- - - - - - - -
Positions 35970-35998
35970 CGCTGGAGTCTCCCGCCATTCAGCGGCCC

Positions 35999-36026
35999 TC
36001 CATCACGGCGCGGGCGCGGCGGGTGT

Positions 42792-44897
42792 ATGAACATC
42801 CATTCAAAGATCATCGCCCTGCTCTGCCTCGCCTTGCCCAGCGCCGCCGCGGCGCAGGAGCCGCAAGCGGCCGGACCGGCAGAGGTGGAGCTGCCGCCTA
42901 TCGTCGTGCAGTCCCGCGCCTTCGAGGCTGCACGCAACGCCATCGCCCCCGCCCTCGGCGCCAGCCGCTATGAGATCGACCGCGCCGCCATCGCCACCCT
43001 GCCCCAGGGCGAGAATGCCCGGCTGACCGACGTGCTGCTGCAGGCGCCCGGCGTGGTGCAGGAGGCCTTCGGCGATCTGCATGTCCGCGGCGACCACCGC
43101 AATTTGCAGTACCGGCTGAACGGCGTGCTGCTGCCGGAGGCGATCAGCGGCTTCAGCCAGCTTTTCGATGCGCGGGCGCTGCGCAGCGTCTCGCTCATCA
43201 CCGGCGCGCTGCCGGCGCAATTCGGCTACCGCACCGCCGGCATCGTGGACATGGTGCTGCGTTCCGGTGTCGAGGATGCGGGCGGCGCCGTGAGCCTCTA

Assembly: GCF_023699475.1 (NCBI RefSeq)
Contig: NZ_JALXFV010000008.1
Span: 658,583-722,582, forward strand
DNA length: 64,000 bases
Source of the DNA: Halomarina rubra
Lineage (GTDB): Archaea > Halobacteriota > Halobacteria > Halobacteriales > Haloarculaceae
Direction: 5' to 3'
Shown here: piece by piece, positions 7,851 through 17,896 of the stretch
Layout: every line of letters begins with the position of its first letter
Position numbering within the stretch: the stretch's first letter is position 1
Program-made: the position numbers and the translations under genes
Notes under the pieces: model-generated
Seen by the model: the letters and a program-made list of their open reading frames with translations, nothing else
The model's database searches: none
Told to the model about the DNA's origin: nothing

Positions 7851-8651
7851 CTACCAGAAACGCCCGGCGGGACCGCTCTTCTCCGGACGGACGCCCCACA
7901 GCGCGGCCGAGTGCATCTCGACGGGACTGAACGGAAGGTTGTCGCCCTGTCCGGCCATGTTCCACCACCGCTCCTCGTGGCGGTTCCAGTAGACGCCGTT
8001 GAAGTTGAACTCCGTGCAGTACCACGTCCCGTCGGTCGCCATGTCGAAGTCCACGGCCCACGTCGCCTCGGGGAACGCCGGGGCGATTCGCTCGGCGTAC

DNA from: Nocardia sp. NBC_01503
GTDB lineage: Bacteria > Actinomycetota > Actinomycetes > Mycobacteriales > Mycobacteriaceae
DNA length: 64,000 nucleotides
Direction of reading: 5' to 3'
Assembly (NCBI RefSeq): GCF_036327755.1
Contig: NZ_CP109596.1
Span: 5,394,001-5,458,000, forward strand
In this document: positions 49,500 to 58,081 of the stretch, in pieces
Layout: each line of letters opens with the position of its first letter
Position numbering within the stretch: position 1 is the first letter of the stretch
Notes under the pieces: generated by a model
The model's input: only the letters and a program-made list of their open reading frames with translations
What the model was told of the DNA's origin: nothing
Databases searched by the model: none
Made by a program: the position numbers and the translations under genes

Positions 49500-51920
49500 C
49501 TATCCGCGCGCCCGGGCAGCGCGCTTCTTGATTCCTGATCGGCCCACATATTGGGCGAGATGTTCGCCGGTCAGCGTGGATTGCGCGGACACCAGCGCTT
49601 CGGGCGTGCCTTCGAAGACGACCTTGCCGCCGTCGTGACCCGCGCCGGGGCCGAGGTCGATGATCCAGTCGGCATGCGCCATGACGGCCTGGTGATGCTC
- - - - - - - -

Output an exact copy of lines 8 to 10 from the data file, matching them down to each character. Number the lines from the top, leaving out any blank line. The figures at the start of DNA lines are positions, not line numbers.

42801 CATTCAAAGATCATCGCCCTGCTCTGCCTCGCCTTGCCCAGCGCCGCCGCGGCGCAGGAGCCGCAAGCGGCCGGACCGGCAGAGGTGGAGCTGCCGCCTA
42901 TCGTCGTGCAGTCCCGCGCCTTCGAGGCTGCACGCAACGCCATCGCCCCCGCCCTCGGCGCCAGCCGCTATGAGATCGACCGCGCCGCCATCGCCACCCT
43001 GCCCCAGGGCGAGAATGCCCGGCTGACCGACGTGCTGCTGCAGGCGCCCGGCGTGGTGCAGGAGGCCTTCGGCGATCTGCATGTCCGCGGCGACCACCGC